I is for Island

By the time the soaring mountains of the Isle of Skye appeared on the horizon it was clear my relationship with V. was destined to plummet.

In a matter of about three days we had succeeded in making the transition from heady student days enamored rapture to a low grade form of loathing. Even for me this was some kind of record.

If I could trace the schism to one particular moment it would be the instance when I stepped out of the shower and onto V's towel at a bed and breakfast in the Lake District. Just an hour we had walked up hill from the waters of Windermere in a relatively happy mood. Yet for some reason V freaked and the resulting bad blood kept surfacing on strategic bends in the Scottish hills.

I have always loved islands but the brooding hills of Skye failed to heal the rift. We sat for what seemed like tortuous hours in a low ceilinged bar and drank in vain to recapture the magic. Overnight we had become one of those perfunctory couples who can share a meal in a restaurant with barely a grunt or a glance in each other's direction.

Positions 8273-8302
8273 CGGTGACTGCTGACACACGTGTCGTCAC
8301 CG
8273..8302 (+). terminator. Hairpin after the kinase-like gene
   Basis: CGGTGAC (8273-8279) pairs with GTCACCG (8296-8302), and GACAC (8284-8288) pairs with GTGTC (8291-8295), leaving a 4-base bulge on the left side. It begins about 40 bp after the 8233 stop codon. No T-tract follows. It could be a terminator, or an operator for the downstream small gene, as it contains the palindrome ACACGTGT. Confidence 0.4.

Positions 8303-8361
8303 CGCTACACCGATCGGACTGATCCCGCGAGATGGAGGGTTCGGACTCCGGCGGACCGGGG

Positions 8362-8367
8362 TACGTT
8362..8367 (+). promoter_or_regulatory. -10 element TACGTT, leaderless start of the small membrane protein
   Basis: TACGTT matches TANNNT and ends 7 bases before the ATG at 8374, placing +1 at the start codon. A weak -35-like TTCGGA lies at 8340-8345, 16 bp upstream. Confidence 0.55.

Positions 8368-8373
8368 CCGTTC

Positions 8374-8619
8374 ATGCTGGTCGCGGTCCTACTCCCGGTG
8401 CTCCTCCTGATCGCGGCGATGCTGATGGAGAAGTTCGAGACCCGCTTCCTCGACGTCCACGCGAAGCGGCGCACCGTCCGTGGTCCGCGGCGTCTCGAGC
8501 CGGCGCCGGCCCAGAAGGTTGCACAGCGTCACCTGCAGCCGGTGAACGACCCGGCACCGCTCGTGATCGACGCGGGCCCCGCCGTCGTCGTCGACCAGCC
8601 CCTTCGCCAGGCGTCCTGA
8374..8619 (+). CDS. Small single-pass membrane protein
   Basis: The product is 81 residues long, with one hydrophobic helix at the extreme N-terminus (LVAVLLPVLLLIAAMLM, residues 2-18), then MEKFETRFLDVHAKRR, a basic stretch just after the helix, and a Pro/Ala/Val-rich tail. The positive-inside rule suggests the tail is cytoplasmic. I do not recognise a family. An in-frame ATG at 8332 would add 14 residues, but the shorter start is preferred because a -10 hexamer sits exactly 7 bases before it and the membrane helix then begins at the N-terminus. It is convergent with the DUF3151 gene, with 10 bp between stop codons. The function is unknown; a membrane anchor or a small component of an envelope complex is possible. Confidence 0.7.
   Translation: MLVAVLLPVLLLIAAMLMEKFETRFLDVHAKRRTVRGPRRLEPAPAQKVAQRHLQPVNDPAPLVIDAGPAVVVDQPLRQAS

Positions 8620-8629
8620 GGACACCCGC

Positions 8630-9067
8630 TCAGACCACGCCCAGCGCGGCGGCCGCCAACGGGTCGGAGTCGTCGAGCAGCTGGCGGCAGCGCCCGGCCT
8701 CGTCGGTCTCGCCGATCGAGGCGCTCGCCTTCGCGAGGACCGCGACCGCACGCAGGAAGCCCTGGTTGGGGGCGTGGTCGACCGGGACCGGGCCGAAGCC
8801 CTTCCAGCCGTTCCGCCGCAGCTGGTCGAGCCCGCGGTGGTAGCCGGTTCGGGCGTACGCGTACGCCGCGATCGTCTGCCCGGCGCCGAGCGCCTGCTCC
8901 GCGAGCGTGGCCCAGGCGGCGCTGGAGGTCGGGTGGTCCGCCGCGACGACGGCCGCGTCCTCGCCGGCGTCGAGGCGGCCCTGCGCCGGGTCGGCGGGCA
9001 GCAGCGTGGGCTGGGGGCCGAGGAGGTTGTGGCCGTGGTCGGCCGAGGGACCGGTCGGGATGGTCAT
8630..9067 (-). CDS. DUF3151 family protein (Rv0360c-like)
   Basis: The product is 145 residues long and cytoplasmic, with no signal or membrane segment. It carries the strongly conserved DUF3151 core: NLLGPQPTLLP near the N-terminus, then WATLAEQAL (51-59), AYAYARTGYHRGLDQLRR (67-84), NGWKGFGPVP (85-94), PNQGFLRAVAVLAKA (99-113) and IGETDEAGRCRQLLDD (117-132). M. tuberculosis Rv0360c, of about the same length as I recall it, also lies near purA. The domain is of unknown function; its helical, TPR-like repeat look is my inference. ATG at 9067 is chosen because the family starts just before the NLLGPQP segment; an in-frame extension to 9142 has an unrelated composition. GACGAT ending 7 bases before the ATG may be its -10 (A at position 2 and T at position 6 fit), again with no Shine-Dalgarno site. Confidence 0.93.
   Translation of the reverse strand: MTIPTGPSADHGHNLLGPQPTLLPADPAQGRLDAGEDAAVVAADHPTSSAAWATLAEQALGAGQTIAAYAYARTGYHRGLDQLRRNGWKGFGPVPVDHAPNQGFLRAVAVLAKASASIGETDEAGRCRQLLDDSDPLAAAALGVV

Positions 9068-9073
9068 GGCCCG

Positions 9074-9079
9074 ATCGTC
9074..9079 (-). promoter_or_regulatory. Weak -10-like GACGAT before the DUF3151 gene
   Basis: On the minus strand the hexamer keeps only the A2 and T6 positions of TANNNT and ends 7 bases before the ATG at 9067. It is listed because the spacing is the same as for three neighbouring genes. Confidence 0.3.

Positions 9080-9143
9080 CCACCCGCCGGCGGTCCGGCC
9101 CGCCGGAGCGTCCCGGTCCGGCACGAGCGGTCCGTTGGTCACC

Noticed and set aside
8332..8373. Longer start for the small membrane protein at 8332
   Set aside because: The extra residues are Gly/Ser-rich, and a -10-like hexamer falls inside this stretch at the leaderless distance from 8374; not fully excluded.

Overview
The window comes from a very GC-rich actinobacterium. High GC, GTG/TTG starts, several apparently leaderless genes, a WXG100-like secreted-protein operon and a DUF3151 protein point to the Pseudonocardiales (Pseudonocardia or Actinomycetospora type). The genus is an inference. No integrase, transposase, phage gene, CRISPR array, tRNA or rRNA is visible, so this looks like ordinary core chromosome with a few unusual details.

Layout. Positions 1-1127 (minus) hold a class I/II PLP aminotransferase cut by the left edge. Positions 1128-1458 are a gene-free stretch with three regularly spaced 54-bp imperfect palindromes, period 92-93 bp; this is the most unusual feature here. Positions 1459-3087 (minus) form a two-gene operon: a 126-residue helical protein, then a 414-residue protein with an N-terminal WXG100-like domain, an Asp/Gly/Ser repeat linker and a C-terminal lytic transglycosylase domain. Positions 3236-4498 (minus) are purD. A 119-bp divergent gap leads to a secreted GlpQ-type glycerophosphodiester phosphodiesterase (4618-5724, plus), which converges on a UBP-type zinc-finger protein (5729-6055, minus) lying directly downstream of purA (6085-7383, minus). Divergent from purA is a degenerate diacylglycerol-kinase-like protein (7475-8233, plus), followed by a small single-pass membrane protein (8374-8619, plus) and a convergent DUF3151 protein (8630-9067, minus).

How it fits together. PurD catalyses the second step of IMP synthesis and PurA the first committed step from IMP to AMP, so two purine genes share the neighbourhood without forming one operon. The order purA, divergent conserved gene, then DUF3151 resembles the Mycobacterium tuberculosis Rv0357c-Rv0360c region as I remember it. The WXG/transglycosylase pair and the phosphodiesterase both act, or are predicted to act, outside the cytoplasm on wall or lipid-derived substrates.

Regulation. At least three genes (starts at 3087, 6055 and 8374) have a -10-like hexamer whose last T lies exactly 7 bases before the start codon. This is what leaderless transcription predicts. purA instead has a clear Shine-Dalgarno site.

The next day when we encountered two Americans who needed a lift, we both almost bit through our tongues in our eagerness to offer them a ride round the island, even though my small red car was hardly up to the task of accommodating these two wholesome guys who had recently returned from some kind of military service.

On winding roads I drove north hoping to catch a glimpse of the erriee pinnacles knows as the Old Man of Storr. Sadly mist and a curtain of gray rain hung over the mountain; but at least the pair formed a wholesome American buffer between V and myself.

Unfortunately when I pulled to the side of a road that narrowed suddenly in place, to let a car past, my inadequate car became stuck fast in a bog. I could see my approval rating with V. that had already sunk to single figures plummeting into the minus zone thanks in her expression that was about as welcoming as the misty rock faces of Skye.

In contrast the Americans seemed like dependable sorts who would never allow their cars to get stuck in a bog and would probably be far too considerate to step on towels for that matter. Years later I heard my (by then long ago ex) girlfriend had ended up marrying an an American. I never got a chance to check out his towel stepping credentials.